Philipp Koch


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A tailored Handwritten-Text-Recognition System for Medieval Latin
Philipp Koch | Gilary Vera Nuñez | Esteban Garces Arias | Christian Heumann | Matthias Schöffel | Alexander Häberlin | Matthias Assenmacher
Proceedings of the Ancient Language Processing Workshop

The Bavarian Academy of Sciences and Humanities aims to digitize the Medieval Latin Dictionary. This dictionary entails record cards referring to lemmas in medieval Latin, a low-resource language. A crucial step of the digitization process is the handwritten text recognition (HTR) of the handwritten lemmas on the record cards. In our work, we introduce an end-to-end pipeline, tailored for the medieval Latin dictionary, for locating, extracting, and transcribing the lemmas. We employ two state-of-the-art image segmentation models to prepare the initial data set for the HTR task. Further, we experiment with different transformer-based models and conduct a set of experiments to explore the capabilities of different combinations of vision encoders with a GPT-2 decoder. Additionally, we also apply extensive data augmentation resulting in a highly competitive model. The best-performing setup achieved a character error rate of 0.015, which is even superior to the commercial Google Cloud Vision model, and shows more stable performance.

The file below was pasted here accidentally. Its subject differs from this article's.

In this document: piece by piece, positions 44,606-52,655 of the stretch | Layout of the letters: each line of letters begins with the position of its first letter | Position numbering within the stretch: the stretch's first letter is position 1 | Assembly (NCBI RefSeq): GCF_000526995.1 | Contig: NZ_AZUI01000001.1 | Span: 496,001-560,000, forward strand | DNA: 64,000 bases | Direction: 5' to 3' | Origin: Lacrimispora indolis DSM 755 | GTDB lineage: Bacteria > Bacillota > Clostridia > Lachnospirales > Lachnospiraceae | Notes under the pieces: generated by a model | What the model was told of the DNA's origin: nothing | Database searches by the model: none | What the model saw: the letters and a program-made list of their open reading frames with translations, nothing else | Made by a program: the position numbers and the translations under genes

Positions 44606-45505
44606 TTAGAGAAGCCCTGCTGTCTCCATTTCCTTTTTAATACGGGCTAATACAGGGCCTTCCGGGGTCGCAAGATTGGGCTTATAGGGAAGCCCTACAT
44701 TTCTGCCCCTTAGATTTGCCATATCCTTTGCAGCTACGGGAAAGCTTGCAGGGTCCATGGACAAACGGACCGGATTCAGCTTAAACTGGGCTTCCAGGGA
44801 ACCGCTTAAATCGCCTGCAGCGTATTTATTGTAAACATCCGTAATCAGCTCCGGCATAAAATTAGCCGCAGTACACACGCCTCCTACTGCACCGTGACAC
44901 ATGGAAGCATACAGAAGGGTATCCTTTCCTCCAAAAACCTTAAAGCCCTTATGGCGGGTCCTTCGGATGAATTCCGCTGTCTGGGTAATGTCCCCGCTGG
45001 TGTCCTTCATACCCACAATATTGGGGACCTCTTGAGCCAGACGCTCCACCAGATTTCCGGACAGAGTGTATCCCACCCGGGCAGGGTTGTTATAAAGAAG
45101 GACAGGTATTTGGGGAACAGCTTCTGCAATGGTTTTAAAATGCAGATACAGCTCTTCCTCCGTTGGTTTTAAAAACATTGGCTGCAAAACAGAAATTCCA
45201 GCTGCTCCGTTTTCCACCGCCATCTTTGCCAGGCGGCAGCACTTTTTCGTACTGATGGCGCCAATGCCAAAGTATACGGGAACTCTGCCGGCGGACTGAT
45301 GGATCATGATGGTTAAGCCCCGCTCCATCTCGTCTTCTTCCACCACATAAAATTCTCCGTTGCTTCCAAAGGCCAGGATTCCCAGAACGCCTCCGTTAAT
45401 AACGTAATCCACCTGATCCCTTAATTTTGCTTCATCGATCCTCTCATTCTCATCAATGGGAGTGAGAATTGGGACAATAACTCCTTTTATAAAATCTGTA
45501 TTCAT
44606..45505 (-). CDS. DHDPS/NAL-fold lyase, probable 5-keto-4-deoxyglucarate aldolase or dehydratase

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Pre-trained language models evaluating themselves - A comparative study
Philipp Koch | Matthias Aßenmacher | Christian Heumann
Proceedings of the Third Workshop on Insights from Negative Results in NLP

Evaluating generated text received new attention with the introduction of model-based metrics in recent years. These new metrics have a higher correlation with human judgments and seemingly overcome many issues of previous n-gram based metrics from the symbolic age. In this work, we examine the recently introduced metrics BERTScore, BLEURT, NUBIA, MoverScore, and Mark-Evaluate (Petersen). We investigate their sensitivity to different types of semantic deterioration (part of speech drop and negation), word order perturbations, word drop, and the common problem of repetition. No metric showed appropriate behaviour for negation, and further none of them was overall sensitive to the other issues mentioned above.